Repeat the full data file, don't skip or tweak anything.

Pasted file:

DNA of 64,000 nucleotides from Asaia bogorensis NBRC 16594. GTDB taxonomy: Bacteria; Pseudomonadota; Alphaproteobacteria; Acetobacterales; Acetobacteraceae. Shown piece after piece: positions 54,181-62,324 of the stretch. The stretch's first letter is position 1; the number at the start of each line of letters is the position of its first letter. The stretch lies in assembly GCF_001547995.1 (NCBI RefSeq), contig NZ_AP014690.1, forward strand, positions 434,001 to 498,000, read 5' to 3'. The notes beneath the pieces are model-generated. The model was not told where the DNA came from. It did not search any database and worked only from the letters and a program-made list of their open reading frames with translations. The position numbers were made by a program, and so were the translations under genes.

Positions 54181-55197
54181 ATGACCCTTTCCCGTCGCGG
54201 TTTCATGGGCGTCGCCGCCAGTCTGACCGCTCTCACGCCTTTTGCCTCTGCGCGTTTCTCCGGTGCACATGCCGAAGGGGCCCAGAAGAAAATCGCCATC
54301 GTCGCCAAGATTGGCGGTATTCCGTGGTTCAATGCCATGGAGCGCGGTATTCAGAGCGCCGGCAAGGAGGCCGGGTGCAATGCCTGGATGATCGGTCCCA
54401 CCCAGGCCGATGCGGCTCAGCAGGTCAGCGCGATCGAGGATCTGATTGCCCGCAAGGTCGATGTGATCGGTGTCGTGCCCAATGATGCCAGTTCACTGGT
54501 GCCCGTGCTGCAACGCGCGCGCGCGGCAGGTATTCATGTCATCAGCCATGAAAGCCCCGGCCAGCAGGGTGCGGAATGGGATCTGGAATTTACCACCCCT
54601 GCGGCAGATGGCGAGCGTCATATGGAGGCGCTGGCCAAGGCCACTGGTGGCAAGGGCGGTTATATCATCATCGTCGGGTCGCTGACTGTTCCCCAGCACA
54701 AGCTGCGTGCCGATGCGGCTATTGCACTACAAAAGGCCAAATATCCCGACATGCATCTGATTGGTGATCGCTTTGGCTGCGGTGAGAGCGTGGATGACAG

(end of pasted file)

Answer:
DNA of 64,000 nucleotides from Asaia bogorensis NBRC 16594. GTDB taxonomy: Bacteria; Pseudomonadota; Alphaproteobacteria; Acetobacterales; Acetobacteraceae. Shown piece after piece: positions 54,181-62,324 of the stretch. The stretch's first letter is position 1; the number at the start of each line of letters is the position of its first letter. The stretch lies in assembly GCF_001547995.1 (NCBI RefSeq), contig NZ_AP014690.1, forward strand, positions 434,001 to 498,000, read 5' to 3'. The notes beneath the pieces are model-generated. The model was not told where the DNA came from. It did not search any database and worked only from the letters and a program-made list of their open reading frames with translations. The position numbers were made by a program, and so were the translations under genes.

Positions 54181-55197
54181 ATGACCCTTTCCCGTCGCGG
54201 TTTCATGGGCGTCGCCGCCAGTCTGACCGCTCTCACGCCTTTTGCCTCTGCGCGTTTCTCCGGTGCACATGCCGAAGGGGCCCAGAAGAAAATCGCCATC
54301 GTCGCCAAGATTGGCGGTATTCCGTGGTTCAATGCCATGGAGCGCGGTATTCAGAGCGCCGGCAAGGAGGCCGGGTGCAATGCCTGGATGATCGGTCCCA
54401 CCCAGGCCGATGCGGCTCAGCAGGTCAGCGCGATCGAGGATCTGATTGCCCGCAAGGTCGATGTGATCGGTGTCGTGCCCAATGATGCCAGTTCACTGGT
54501 GCCCGTGCTGCAACGCGCGCGCGCGGCAGGTATTCATGTCATCAGCCATGAAAGCCCCGGCCAGCAGGGTGCGGAATGGGATCTGGAATTTACCACCCCT
54601 GCGGCAGATGGCGAGCGTCATATGGAGGCGCTGGCCAAGGCCACTGGTGGCAAGGGCGGTTATATCATCATCGTCGGGTCGCTGACTGTTCCCCAGCACA
54701 AGCTGCGTGCCGATGCGGCTATTGCACTACAAAAGGCCAAATATCCCGACATGCATCTGATTGGTGATCGCTTTGGCTGCGGTGAGAGCGTGGATGACAG